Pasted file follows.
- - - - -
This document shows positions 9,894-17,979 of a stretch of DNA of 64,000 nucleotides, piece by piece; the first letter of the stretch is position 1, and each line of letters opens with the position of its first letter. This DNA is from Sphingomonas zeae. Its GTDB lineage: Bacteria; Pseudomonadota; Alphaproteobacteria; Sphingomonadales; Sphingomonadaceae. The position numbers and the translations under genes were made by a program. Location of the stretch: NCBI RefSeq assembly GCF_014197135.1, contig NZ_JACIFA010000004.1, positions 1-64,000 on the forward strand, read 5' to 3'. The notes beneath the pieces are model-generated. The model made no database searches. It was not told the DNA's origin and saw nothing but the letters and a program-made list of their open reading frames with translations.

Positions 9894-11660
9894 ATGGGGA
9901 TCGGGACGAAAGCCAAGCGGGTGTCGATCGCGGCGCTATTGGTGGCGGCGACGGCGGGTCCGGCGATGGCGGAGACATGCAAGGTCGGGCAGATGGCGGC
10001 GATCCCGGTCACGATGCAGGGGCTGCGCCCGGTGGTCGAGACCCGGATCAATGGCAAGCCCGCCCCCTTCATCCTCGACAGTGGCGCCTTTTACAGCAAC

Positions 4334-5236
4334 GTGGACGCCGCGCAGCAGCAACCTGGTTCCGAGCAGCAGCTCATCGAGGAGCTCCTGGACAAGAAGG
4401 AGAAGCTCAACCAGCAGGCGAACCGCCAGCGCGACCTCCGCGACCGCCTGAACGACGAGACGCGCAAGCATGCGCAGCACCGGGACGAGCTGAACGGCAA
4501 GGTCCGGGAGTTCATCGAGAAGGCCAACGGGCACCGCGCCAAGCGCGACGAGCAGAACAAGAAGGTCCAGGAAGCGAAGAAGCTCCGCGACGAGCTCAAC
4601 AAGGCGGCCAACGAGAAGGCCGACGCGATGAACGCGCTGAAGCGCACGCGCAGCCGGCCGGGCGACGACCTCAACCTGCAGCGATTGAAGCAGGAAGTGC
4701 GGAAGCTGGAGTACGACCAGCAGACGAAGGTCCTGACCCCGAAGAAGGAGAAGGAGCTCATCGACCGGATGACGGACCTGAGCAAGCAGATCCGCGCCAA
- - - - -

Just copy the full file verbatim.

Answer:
This document shows positions 9,894-17,979 of a stretch of DNA of 64,000 nucleotides, piece by piece; the first letter of the stretch is position 1, and each line of letters opens with the position of its first letter. This DNA is from Sphingomonas zeae. Its GTDB lineage: Bacteria; Pseudomonadota; Alphaproteobacteria; Sphingomonadales; Sphingomonadaceae. The position numbers and the translations under genes were made by a program. Location of the stretch: NCBI RefSeq assembly GCF_014197135.1, contig NZ_JACIFA010000004.1, positions 1-64,000 on the forward strand, read 5' to 3'. The notes beneath the pieces are model-generated. The model made no database searches. It was not told the DNA's origin and saw nothing but the letters and a program-made list of their open reading frames with translations.

Positions 9894-11660
9894 ATGGGGA
9901 TCGGGACGAAAGCCAAGCGGGTGTCGATCGCGGCGCTATTGGTGGCGGCGACGGCGGGTCCGGCGATGGCGGAGACATGCAAGGTCGGGCAGATGGCGGC
10001 GATCCCGGTCACGATGCAGGGGCTGCGCCCGGTGGTCGAGACCCGGATCAATGGCAAGCCCGCCCCCTTCATCCTCGACAGTGGCGCCTTTTACAGCAAC

Positions 4334-5236
4334 GTGGACGCCGCGCAGCAGCAACCTGGTTCCGAGCAGCAGCTCATCGAGGAGCTCCTGGACAAGAAGG
4401 AGAAGCTCAACCAGCAGGCGAACCGCCAGCGCGACCTCCGCGACCGCCTGAACGACGAGACGCGCAAGCATGCGCAGCACCGGGACGAGCTGAACGGCAA
4501 GGTCCGGGAGTTCATCGAGAAGGCCAACGGGCACCGCGCCAAGCGCGACGAGCAGAACAAGAAGGTCCAGGAAGCGAAGAAGCTCCGCGACGAGCTCAAC
4601 AAGGCGGCCAACGAGAAGGCCGACGCGATGAACGCGCTGAAGCGCACGCGCAGCCGGCCGGGCGACGACCTCAACCTGCAGCGATTGAAGCAGGAAGTGC
4701 GGAAGCTGGAGTACGACCAGCAGACGAAGGTCCTGACCCCGAAGAAGGAGAAGGAGCTCATCGACCGGATGACGGACCTGAGCAAGCAGATCCGCGCCAA